Susi’s story

Susi took part in all three of our flagship programmes through our WEAVE initiative. With our support, she turned her passion for Japanese food and culture into a thriving enterprise.

Programme

WEAVE

Date

2020-2021

Location

West Java, Indonesia

Given the opportunity, women can not only support their children, but their entire family – especially if we have skills in business. That’s why it’s so important to support women entrepreneurs.

Susi Lawati, founder of Dapur Sakura, and WEAVE alumna

Susi Lawati is an entrepreneur based in West Java, Indonesia. She is the founder of Japanese restaurant Dapur Sakura and is on a mission to introduce authentic Japanese food to Indonesia. In 2020, as she set her business up, she became one of 12,000 women entrepreneurs in Vietnam and Indonesia trained through our WEAVE project with USAID and Qualcomm® Wireless Reach™. Our programmes supported her to successfully start and build her business – in the midst of a pandemic.

My name is Susi. I am an entrepreneur, a homemaker, a Japanese linguist, a mother of three, and currently run a business called Dapur Sakura.

I’m from Indonesia but I’ve studied and lived in Tokyo and Osaka on and off from 2002 to 2018. While there, I learned not only the language, but the culture, especially the food. It’s a real passion of mine.

In November 2020, two years after returning to Indonesia, I started my business with the goal of introducing halal-style, home-cooked Japanese cuisine to Indonesia. Most of the Japanese restaurants in Indonesia aren’t selling authentic Japanese food, but because my two staff members and I have all lived in Japan and learned directly from the locals, we’re able to create products that capture the true essence of the country’s cuisine. My team and I sell fast food such as chicken karage, chicken katsu, korokke, and beef teriyaki in the form of a bento, which consists of rice and salad packed in a typical Japanese container. There is a cultural education embedded in our products!

As a woman, it’s hard to be trying to build a business whilst having to juggle work and family, and there’s a success gap due to people’s assumptions that men are better in business than women. It’s also more difficult to access finance. But using the HerVenture app, participating in the Road to Growth program, and having access to a mentor has changed my business for the better. Originally, I founded my business to fulfil a personal goal and was backed only by my passion, courage, and very little capital. I didn’t have a clear vision or mission for the long term, but with these resources, I am able to plan strategically for the future and think about what I want to accomplish and how I can achieve that.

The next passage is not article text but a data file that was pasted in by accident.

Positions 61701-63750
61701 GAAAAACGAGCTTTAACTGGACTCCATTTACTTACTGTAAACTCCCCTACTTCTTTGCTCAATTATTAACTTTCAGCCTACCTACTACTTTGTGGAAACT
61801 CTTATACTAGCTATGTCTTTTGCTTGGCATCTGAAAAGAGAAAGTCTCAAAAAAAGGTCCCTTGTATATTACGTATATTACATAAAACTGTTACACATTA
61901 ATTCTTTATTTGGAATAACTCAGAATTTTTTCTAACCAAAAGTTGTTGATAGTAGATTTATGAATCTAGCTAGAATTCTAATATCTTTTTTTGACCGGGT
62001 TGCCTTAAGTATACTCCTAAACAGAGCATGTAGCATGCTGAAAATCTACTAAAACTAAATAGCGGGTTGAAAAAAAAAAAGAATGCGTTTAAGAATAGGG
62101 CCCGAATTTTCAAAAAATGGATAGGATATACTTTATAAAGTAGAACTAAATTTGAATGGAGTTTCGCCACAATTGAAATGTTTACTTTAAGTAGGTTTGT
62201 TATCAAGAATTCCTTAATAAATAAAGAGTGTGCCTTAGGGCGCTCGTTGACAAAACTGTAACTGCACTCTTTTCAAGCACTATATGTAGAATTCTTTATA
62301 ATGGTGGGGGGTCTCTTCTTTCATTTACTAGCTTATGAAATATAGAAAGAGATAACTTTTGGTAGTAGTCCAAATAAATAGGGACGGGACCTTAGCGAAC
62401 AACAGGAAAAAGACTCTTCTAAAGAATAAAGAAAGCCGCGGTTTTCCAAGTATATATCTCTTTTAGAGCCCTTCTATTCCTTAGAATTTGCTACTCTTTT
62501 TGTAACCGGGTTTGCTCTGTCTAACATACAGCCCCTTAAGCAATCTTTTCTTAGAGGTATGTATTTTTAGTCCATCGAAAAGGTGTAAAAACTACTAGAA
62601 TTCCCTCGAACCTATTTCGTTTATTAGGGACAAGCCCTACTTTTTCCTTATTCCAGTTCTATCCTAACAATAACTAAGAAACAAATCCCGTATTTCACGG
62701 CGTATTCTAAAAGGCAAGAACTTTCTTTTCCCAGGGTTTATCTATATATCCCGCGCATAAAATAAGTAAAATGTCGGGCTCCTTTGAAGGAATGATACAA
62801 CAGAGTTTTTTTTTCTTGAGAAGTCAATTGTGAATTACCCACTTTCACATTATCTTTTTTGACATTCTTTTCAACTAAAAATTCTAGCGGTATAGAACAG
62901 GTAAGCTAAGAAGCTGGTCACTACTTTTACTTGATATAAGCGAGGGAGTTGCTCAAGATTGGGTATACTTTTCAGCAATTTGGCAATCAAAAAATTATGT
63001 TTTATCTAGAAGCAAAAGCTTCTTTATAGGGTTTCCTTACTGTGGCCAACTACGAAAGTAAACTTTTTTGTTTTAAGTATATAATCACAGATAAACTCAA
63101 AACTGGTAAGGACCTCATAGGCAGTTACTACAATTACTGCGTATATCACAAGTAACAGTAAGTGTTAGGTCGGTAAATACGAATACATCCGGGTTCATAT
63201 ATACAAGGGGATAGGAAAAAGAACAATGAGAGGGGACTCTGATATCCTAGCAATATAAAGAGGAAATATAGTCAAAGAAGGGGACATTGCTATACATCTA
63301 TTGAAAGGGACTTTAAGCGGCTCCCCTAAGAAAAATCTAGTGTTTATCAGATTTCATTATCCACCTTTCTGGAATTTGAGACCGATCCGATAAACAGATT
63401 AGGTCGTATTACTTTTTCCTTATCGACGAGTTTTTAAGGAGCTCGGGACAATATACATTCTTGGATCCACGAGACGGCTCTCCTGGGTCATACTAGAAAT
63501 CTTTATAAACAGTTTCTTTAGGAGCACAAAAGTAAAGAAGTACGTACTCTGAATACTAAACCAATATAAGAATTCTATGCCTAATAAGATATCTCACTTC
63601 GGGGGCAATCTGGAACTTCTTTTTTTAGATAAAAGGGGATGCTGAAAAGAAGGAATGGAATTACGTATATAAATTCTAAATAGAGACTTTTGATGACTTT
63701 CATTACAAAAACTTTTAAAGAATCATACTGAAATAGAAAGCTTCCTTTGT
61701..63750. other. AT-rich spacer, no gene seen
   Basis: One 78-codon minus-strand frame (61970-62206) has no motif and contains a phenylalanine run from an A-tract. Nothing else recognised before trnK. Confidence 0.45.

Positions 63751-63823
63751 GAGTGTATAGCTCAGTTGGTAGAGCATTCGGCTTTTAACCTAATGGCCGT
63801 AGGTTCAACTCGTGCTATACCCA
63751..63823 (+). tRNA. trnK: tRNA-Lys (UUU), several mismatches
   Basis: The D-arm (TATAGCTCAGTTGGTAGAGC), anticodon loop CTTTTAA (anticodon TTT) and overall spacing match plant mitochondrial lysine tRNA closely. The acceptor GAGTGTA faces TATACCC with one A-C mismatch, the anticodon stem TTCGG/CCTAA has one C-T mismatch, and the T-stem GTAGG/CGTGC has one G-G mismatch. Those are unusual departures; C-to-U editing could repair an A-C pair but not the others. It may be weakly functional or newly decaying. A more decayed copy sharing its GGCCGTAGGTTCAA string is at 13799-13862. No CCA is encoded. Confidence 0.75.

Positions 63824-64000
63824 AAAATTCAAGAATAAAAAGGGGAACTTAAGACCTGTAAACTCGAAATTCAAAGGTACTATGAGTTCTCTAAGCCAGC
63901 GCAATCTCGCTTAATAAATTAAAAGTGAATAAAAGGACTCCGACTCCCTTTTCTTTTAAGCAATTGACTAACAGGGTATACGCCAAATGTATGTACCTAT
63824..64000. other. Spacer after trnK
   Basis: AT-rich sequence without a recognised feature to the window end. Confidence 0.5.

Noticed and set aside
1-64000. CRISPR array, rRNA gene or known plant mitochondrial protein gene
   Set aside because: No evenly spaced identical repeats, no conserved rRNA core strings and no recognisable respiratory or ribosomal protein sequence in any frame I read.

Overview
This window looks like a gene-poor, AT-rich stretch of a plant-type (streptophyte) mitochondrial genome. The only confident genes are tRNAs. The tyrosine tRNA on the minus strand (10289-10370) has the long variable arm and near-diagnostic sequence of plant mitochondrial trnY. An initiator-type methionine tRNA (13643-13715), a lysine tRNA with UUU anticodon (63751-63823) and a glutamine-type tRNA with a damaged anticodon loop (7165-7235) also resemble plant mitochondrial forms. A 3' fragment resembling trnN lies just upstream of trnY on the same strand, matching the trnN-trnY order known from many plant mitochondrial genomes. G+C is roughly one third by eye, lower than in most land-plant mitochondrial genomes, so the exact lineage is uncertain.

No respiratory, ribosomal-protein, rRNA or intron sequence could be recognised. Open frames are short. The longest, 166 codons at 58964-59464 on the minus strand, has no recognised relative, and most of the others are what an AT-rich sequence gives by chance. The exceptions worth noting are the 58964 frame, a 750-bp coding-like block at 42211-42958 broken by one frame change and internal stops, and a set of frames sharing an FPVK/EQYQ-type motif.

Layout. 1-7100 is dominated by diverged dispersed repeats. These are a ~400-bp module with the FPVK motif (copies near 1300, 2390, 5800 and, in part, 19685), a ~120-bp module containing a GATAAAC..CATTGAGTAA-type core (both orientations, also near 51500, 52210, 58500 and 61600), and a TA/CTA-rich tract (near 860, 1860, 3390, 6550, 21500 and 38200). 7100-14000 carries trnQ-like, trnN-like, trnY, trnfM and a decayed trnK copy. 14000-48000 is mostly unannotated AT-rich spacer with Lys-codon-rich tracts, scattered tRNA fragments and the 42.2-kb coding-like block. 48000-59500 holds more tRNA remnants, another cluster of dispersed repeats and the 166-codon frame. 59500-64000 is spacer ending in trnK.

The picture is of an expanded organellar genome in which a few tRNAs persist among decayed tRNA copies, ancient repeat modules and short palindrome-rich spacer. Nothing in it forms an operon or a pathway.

With these resources, I am able to plan strategically for the future and think about what I want to accomplish and how I can achieve that

HerVenture showed me how to make the right decisions, which is great for everyone starting a business. It’s very handy in my opinion. And through building a network and working directly with Road to Growth trainers, I’m gaining confidence as a business owner. Being able to ask the trainers questions during our weekly meetings and engage with other participants as they troubleshoot their own obstacles has helped me develop and understand my business.

After joining the Road to Growth program, I’ve increased my sales rates and learned how to broaden and streamline my distribution to accommodate fluctuating markets. I live in a touristy area, so during the pandemic, my sales rates decreased. To counteract that, I began marketing frozen food so my sales would remain stable. The Road to Growth program also taught me how to save money and precisely record my expenses and income.

After this, I was paired with a mentor from Australia. She was very understanding of my difficulties in using English and accommodating of my tight scheduling! We usually met on Fridays, sharing our experiences of running a business. Whenever I had any troubles, questions or ideas, I had her to work through them with, and she would provide input and solutions. Through mentoring, I also received personal support and found in my mentor a sort of “sharing partner” which was very beneficial to my business development.

I hope that my business can expand into several branch outlets in various regions and that my frozen food can be packaged for big supermarkets. I’d like to expand so that I can create more job opportunities for people in need and educate more people about Japanese culture through cuisine that is both authentic and halal. I also hope to sell Japanese newspapers and books so I can spread appreciation for Japanese culture through more than just food.

I’d like to use the knowledge I’ve gained throughout the process of growing my business to advise Indonesian women to remain optimistic and strategic through times of difficulty like the pandemic. Given the opportunity, women can not only support their children, but their entire family – especially if we have skills in business. That’s why it’s so important to support women entrepreneurs. There’s an assumption that women are too busy with family or aren’t as capable as men or are too emotional to make logical decisions. But with the right business skills and resources, we can be leaders.

Made possible by...

WEAVE was delivered collaboratively by the Foundation, Qualcomm® Wireless Reach™, and local, in-country implementing partners Kinara (Indonesia) and WISE (Vietnam). The contract was awarded by the ASEAN-USAID Inclusive Growth in ASEAN through Innovation, Trade, and E-Commerce (ASEAN-USAID IGNITE) program, a USAID-funded activity.